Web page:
In case you don’t understand queso de cabra: goat cheese, the kind people at the Pochote Market cheese stand, are here to help you know what you are getting.
Pochote Market is an organic farmers market that draws a lot of wealthy folks and tourists (who speak English and other languages).
Who needs words to make an effective sign? Plus, who can resist an adorable constellation of miniature goats? I can’t!
The first time I went to Ocotlan, I missed the show. Look a this empty plaza, the few people hardly bustling around town.
I was determined to return to capture the colors and energy of a market day, and it was worth the 20 peso, hour bus ride each way — even on a Taco Friday when Oaxaca City already has two excellent farmers’ markets: Pochote in Xochimilco and the tianguis in Llano Park.
I couldn’t help comparing my experience against those I have had in other markets. Initially, I noted people don’t seem to commune in the church grounds as they do in Tlacolula.
It is a non-stop exchange where it is, at times, difficult to tell who is selling what to whom. Sometimes it appeared that the people at the stands were buying more from the people hauling items through the crowded aisles.
Ocotlan’s offering is nearly as sprawling as Tlacolula’s, but it is not as well-organized. In Tlacolula, the differnt types of products seem to be coralled together. There are aisles (which are really streets) as one might find in the supermarket.
However, in Ocotlan, one quite literally runs into roosters in the middle of the mounds and mounds of roma tomatoes or among the bedspreads and again among the shoes. It is a delightfully disorganized scramble that means both more search and more serendipity.
I could buy a pet fish (or mouse) in the market and earrings and socks and bags and bootleg music and videos and almost anything plastic and flowers (and plastic flowers), and Mary K cosmetics.
Some afternoons, I am about to bring home a fish or a plant or one of the rocking chairs with a horse carved into it or an antique iron or a basketball hoop or maybe just a soft blanket for the bed. But I don’t live here.
So I take photos.
This mouse was for sale for 35 pesos, $2.41.
I started this story by saying there were fish for sale at the farmers’ market–and mice. And, M stopped me and said, “Wait, mice to eat?” And, I realized I should have said goldfish and tetras, so I clarified.
The rest of the story is that a mom decided she wanted to hold the mouse to show it to her two-year-old son.
The boy was not as enamored with the mouse as she was.
A young guy interrupted to ask whether they had mouse food in addition to fish food. The salesman explained that he could get some grains and veggies from one of the other market stands.
And, the mouse struggled to escape the mother’s grasp. He finally dropped dramatically to the pavement, landing on all fours.
The mom feared for the mouse’s livelihood. The salesman promised, pantomiming for me (in case I did not understand Spanish), that he fell on his feet (he showed us the palms of his hands) and not on his head (he pointed to his own head).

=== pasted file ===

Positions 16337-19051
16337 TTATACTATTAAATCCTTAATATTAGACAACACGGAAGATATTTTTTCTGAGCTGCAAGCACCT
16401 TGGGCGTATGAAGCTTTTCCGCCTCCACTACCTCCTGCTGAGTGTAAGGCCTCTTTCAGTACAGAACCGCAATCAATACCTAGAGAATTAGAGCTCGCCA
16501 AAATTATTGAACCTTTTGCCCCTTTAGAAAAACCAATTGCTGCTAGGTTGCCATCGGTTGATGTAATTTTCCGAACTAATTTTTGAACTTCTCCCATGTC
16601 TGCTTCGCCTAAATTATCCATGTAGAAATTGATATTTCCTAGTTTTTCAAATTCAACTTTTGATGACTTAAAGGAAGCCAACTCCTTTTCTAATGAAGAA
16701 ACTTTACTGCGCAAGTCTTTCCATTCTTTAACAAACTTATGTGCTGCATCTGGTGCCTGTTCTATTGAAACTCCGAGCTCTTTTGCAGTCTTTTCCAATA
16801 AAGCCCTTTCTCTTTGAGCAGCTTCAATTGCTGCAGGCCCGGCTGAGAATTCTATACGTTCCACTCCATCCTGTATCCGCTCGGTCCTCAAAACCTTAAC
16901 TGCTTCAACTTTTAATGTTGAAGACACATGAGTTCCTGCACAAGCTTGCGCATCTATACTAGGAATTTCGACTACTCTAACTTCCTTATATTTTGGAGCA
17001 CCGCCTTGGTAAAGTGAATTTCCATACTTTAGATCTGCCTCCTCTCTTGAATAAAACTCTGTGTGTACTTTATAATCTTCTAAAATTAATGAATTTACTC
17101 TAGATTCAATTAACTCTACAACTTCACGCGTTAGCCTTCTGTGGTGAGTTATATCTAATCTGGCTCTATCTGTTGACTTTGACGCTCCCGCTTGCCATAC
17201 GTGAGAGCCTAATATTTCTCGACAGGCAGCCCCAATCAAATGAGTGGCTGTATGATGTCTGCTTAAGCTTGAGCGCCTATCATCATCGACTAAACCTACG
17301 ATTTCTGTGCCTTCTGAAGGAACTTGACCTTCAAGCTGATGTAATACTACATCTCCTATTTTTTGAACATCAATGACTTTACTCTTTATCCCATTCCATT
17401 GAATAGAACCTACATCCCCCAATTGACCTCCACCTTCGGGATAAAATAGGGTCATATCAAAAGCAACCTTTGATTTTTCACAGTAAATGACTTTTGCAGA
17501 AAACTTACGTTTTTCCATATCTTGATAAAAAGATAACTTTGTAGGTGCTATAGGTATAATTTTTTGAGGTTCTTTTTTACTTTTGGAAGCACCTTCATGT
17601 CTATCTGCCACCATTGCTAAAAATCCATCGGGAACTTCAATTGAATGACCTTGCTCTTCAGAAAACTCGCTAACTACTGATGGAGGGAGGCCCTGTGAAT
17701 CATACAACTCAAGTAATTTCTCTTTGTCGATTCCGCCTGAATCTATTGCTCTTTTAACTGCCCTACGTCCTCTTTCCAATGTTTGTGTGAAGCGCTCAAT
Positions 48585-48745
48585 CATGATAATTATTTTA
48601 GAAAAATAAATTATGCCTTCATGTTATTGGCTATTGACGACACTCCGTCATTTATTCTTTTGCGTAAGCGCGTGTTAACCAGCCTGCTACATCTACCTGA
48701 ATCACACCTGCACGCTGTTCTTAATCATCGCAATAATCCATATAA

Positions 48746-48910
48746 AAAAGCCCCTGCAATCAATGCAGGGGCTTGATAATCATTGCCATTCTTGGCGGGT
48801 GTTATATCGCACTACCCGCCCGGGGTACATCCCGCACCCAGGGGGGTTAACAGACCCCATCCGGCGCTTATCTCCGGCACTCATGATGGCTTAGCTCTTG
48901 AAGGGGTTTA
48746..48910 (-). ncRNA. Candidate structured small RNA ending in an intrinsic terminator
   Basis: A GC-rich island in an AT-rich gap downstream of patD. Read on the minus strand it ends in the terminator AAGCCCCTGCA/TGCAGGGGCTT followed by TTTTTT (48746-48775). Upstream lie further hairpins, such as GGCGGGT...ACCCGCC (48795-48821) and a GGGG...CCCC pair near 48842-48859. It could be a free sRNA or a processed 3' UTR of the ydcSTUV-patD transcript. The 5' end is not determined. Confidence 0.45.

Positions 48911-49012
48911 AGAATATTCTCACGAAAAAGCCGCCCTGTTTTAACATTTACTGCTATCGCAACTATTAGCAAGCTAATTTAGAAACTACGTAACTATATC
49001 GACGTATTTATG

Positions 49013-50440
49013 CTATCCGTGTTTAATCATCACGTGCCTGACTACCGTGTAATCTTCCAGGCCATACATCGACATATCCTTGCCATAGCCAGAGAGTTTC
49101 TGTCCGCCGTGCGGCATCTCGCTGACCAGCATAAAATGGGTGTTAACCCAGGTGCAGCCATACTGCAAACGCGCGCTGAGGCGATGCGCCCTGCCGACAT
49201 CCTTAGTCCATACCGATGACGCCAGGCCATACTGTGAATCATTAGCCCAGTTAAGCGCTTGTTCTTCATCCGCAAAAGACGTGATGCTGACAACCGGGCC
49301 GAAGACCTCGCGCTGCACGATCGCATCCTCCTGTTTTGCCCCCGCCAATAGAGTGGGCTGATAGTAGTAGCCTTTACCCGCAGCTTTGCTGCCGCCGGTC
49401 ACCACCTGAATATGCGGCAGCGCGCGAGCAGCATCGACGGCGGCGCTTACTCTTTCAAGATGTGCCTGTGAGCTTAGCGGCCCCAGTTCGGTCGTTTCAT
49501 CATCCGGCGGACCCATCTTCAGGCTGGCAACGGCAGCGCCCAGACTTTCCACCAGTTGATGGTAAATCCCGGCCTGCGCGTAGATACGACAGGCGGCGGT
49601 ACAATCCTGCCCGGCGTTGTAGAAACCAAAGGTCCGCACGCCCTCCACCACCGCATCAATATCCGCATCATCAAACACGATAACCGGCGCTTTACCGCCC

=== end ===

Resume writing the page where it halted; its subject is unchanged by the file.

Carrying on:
The mother decided that instead of grabbing the mouse, she’d hold her son up to the aquarium holding the mouse.
He squirmed just as the mouse had.
The wind was blowing just enough to make the ultra sunny day tolerable, and people were in Llano Park celebrating what I like to call Taco Friday. They were also unwinding on the zocalo, outside the cathedral, and in restaurants. Here are some of my favorite views on a Friday.
Today was Taco Friday. As I went to retrieve three carnitas tacos for Mari, I did two laps around the park to determine whether my favorite vendors were around — and approximately where.
At first, I had a hard time warming up to the crowds and asking permission to take photos or surreptitiously snap shots, but when I did inquire, people obliged my requests generously in the park and throughout the rest of the afternoon and into the evening.
These are some of my favorite shots of the day.
I reminded Mari on Thursday evening, “Tomorrow’s Taco Friday.” She seemed as excited about it as I was. On Friday morning, as I was heading out, I cheered, “It’s Taco Friday!” and she clapped. The thing I like most about the way cheap and delicious experience of eating tacos at a stand in the park (and bringing them to Mari) is the joyous activity that fills Llano Park.
Sort of like the Davis Farmers’ Market, another place I love to eat and walk and eat and listen to music and eat, Llano offers even more delicious stands, more than a food court in a mall and way better, more music and variety, and way more color.
It’s a place where people have fun out in the community together. Children can paint on little easels, play ball, rent small vehicles and circle the fountain. Teenagers go there with their crushes and crowds of friends to buy sweets; others break dance. Families find time. It feels good to be a part of it.
As I was sitting on a wall, taking photos, a dog strode into the fountain in front of me. I ran to get a couple of photos. He came to the edge, as if to ask his companion, a man I recognized as a waiter at a local restaurant, if he’d be joining in. When the man didn’t budge, the dog went in to drink from the falling water, and then ran toward me. The waiter, recognizing me, said hello and commented how much the dog enjoys the fountain. He was picking up avocados for the restaurant, and her name is Bacha (I still don’t know his).
As I was showing the kids how to use the camera, they saw the photos of Llano Park and instantly asked, “Parque Llano?” I agreed. As I showed them Bacha, I told them her name. They wanted to know how I could know a dog’s name. I wanted to tell them she told me.